Maybe the issue in France isn’t monetary at all. For those who are inclined to reject “foreigners,” there’s no rational response – they may change, eventually they’ll die off. But I wonder if maybe the issue isn’t so much that being white is French, so much as respecting the process: if you are selected, if you go through the process, you should stay within the institution. Even with quotas, one might well argue that sort of assimilation is more likely in football than outside the grounds… but only if the FFF doesn’t panic and over-compensate one way or the other.

Run Forrest Run

Last fall, my 8 year old daughter took up with a before-school group called Girls on the Run. It is, in summary, a very worthy “girl power” sort of organization that encourages girls to embrace exercise (with all the attendant long term social and psychological benefits) by training them up to run 5K races.

It went well, so she decided to do it again this spring. Since I rarely attend her non-school activities (officially because of the “Father Knows Best” political economy of the household, unofficially because I am useless at getting out of the office on time), I promised to run the spring 5K with her.

The last time I ran for anything other than last call or a plane was my freshman year in high school, which, as you can see from the Billboard top 10 from this same week at that time… well, it wasn’t recent. I downloaded a New Balance guide to starting a 5K and I have been pounding the pavement in preparation. It hasn’t been pretty, given how hilly the beighborhood is, but I no longer feel like I’m about to have a stroke while “running” (Please god let me collapse on a main street so I’m found by someone other than a Salvadoran nanny who has visa issues and doesn’t want to talk to la Policia, is that so much to ask?) and I’m able to speed up a bit should I pass a female under the age of 30.

The real lesson of all of this though has been to disabuse me of the idea that “match fit” is a stupid notion pedaled by soccer commentators as a camoflage for players having a ho-hum game. I’ve spent plenty of time arsing about on the house Nordic Track and hotel elliptical machines, and I was in no way prepared to imitate certain learning challenged movie characters. Extrapolate that to haring up and down a field for 90 minutes, and feel the lactic acid burn…

So when people ask me what I’ve got out of the training, I will of course say that I’ve had the satisfaction of proving to myself that I can do it and that I supported my daughter… but inside I’ll know it’s the realization that even if I’d had any skill as a footballer, I would never have got closer to the mythical status of “match fit” than I would have to flying through the air on my own wings.

I know it’s not really a sign of editorial distress…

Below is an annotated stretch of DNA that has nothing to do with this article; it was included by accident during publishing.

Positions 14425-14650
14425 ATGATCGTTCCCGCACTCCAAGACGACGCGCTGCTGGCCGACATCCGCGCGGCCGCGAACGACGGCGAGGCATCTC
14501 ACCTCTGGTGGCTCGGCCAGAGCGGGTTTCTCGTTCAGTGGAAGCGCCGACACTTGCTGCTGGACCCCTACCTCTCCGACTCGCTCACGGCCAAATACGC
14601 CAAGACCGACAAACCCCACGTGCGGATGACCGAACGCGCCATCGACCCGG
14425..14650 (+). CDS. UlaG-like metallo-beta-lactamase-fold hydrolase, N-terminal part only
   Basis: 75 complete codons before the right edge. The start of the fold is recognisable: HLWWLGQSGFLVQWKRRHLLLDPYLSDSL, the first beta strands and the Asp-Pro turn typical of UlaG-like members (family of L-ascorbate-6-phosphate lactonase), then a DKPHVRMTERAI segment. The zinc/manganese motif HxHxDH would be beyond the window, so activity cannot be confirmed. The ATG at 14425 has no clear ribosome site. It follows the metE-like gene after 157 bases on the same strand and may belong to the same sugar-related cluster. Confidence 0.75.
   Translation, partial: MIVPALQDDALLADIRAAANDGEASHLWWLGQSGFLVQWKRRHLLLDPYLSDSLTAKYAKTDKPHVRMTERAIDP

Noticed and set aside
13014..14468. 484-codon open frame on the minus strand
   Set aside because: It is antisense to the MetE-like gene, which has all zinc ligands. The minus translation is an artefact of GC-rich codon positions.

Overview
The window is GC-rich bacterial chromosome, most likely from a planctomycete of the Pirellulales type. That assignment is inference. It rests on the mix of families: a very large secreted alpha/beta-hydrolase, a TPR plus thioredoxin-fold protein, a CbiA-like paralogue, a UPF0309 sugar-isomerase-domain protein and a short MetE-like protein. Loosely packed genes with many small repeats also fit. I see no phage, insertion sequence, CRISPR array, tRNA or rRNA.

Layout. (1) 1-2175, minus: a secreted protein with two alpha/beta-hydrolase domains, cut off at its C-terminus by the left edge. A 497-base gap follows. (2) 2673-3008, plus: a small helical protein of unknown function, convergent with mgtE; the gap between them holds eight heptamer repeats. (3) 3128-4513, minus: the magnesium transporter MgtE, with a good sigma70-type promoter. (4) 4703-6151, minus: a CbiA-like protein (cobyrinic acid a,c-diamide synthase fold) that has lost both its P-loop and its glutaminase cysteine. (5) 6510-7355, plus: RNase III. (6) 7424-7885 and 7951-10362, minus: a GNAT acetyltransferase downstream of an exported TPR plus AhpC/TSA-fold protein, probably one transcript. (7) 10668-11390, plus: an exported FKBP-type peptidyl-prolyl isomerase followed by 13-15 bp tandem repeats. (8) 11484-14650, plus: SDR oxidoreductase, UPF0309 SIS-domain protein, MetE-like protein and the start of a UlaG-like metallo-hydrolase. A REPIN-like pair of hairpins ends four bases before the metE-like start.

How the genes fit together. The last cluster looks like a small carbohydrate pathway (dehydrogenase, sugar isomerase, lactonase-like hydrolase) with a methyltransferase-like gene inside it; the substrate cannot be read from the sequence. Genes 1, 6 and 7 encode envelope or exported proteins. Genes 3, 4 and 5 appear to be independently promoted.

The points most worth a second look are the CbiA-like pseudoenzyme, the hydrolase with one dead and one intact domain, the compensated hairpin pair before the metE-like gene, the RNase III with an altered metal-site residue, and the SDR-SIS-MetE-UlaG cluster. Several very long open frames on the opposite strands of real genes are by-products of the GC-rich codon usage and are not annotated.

…but it’s still mildly amusing to imagine that the sub-headline on this article about Inverness Caledonian Thistle beating Celtic in the SPL was the result of a man typing with one hand while mopping up tears with a bhoys-own hanky in his other hand.

A gentle relaunch

This blog was originally launched in March 2006 and showed signs of momentum with the Euro 2006 tournament. It tapered off and was last updated in late 2009.  I used to write in parallel at Conquest Chronicles and that effort has followed a similar trajectory. However, for a variety of reasons, it’s time to rekindle the flames (baby).

I don’t anticipate posting on a daily basis, and not exclusively about sports, but for a variety of reasons, it’s time to scratch the writing itch again. You have been warned.

A strange and unfamiliar feeling

I watched the Civil War with fingers crossed for Oregon, and when they won, it was… what’s the word? Fun.

No strokes, no rage, no elevated blood pressure, just enjoyment of a good game.

But it got worse. I called my brother, an Oregon alum, and we cast aspersions at James Rodgers, and discussed the sheer un-Oregonness of not collapsing at the key moment. I said I was looking forward to the Rose Bowl, and I meant it.

Is this what it was like before the Mongol Horde came roaring out of the Coliseum under the Khan Carroll? I think it was. It’s no bad trade for an exasperating season.

(But they’d better improve next season so I don’t have to maintain the image of mature enjoyment of the sport…)

You know why I haven’t posted anything?

Because somewhere around the 45th iteration of Carlos Tevez bleating on like a jilted 11 year old about Sir Alex Ferguson, I lost the will to even pretend that I was taking a hiatus.

(Speaking of, does anyone know where Sir Alex Ferguson was in the moments before Tevez injured himself by falling in the shower?)